Speke Hall is a large Grade I-listed building that is a beautiful example of a Tudor-era wattle-and-daub manor house. A visit to Speke Hall is an interesting insight into life during the Reformation and its 19th-century restoration also provides a glimpse into life in the Victorian era.
The house is reputed to be haunted and it was featured in the Most Haunted television programme in 2009. It is said that the ghost of Mary Norris haunts the Tapestry Room.
What to see at Speke Hall
The house was built in the 16th century for the wealthy Norris family and was bought by the Watts family in 1795. It is a rare example of a half-timbered manor house built just prior to the Elizabethan era, however, it was restored in the 19th century and the interiors owe much to the Arts and Crafts aesthetic that was beginning to become fashionable at this time and some of the rooms still feature original William Morris wallpaper.
The Norris family were devout Catholic, which was dangerous during the reign of Henry VIII when this house was originally built. Because of this, there are several architectural features such as the priest’s hole where visiting priests could hide from the authorities. The house also has unique security features such as the eavesdropper, a small hole under the eaves that allows a servant to listen to the conversations of people waiting outside the main entrance.
The house is noted for its extensive gardens, which were designed in the 1850s, and the gardens provide a lovely escape from the city. The highlight of the gardens is the pair of yew trees known as Adam and Eve. These two trees were first documented in 1712 and are believed to be at least 500 years old.
The grounds of Speke Hall include the estate’s home farm, which is restored to depict a Victorian-era farm and the estate’s visitor centre (which includes the reception, gift shop and cafe) is located inside the home farm building. There is a maze just behind the cafe.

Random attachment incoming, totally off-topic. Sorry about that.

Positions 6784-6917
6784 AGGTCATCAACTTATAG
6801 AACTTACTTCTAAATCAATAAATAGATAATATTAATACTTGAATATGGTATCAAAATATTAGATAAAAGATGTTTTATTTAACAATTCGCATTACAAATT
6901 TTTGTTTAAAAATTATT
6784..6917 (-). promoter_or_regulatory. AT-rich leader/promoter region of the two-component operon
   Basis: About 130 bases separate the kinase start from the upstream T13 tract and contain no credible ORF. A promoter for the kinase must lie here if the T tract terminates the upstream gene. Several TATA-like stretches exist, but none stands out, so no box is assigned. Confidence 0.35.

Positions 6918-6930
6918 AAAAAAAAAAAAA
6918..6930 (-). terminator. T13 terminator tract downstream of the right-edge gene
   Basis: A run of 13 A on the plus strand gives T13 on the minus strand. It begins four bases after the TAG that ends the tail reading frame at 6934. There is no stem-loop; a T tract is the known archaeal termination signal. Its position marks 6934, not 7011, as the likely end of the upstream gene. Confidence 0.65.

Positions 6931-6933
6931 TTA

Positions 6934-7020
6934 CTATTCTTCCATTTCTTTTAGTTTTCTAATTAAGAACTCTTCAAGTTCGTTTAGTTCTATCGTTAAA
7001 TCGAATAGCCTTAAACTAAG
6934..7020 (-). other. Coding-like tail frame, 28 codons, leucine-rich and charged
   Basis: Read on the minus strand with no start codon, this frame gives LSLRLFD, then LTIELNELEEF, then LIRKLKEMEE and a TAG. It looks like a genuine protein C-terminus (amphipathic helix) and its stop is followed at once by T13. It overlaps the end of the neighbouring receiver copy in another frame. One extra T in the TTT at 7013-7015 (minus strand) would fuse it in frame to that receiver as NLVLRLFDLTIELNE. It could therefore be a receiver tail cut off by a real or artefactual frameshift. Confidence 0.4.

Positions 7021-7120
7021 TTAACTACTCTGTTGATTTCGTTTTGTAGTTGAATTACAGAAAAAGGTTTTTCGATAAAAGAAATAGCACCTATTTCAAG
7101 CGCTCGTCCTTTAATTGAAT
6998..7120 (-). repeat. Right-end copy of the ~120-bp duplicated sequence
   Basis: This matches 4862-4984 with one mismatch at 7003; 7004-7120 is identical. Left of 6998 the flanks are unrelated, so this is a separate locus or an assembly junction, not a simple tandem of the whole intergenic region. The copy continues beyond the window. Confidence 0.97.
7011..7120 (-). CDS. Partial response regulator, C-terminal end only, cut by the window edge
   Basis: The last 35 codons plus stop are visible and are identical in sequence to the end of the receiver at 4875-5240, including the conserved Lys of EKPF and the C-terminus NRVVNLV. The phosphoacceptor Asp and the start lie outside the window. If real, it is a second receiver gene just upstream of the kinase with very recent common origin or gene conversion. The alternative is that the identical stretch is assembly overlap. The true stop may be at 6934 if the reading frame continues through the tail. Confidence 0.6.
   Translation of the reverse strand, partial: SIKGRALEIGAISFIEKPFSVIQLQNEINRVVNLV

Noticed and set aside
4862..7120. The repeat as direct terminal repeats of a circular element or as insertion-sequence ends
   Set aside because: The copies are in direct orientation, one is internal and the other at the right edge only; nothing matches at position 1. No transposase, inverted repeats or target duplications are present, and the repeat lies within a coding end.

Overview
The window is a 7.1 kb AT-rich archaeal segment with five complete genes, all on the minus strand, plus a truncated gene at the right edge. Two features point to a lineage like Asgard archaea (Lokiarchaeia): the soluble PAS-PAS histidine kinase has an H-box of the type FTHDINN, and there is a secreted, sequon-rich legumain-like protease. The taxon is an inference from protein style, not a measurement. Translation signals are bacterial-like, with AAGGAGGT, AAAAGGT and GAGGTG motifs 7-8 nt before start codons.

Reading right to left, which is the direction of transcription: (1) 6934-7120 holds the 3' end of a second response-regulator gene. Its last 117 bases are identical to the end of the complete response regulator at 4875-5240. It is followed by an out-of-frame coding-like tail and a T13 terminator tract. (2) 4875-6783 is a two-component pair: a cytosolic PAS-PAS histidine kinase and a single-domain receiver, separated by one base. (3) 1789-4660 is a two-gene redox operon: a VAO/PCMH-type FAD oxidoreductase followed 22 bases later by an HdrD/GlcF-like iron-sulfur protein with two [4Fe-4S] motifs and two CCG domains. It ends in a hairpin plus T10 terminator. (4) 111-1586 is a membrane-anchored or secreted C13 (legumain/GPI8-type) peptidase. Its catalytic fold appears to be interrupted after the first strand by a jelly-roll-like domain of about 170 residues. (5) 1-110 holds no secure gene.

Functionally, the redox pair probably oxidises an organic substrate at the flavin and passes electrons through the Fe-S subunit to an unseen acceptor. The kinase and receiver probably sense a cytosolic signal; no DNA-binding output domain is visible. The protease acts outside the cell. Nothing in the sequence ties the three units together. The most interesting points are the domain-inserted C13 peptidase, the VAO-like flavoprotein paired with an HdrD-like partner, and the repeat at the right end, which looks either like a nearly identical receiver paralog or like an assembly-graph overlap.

Speke Hall is a venue for a varied events programme that includes an outdoor cinema and outdoor theatre.
Visiting Speke Hall
Speke Hall is located on the banks of the River Mersey near Liverpool John Lennon Airport and it can be difficult to reach using public transport but it is worth the detour if you’re driving.
Although local buses stop on Speke Hall Avenue, the closest bus stop is a 15-minute walk from the house and almost a 20-minute walk from the Home Farm where the main entrance is located.
Free car parking is available and the location is handy if you have access to a car and are staying at one of the nearby airport hotels. The location near the airport is convenient if you’re looking for somewhere to visit for a few hours before dropping your rental car off before catching a flight.
The grounds are open every day but the house is usually open only Wednesday to Sunday. Guided tours of the estate operate 11am–12.30pm and visitors arriving after 12.30pm can visit at their own leisure without taking a tour.
The ground floor of the main building is wheelchair accessible but the upper floors are not, as they are only accessible via a staircase.
There is quite a bit to see here and many visitors spend between two and three hours at Speke Hall.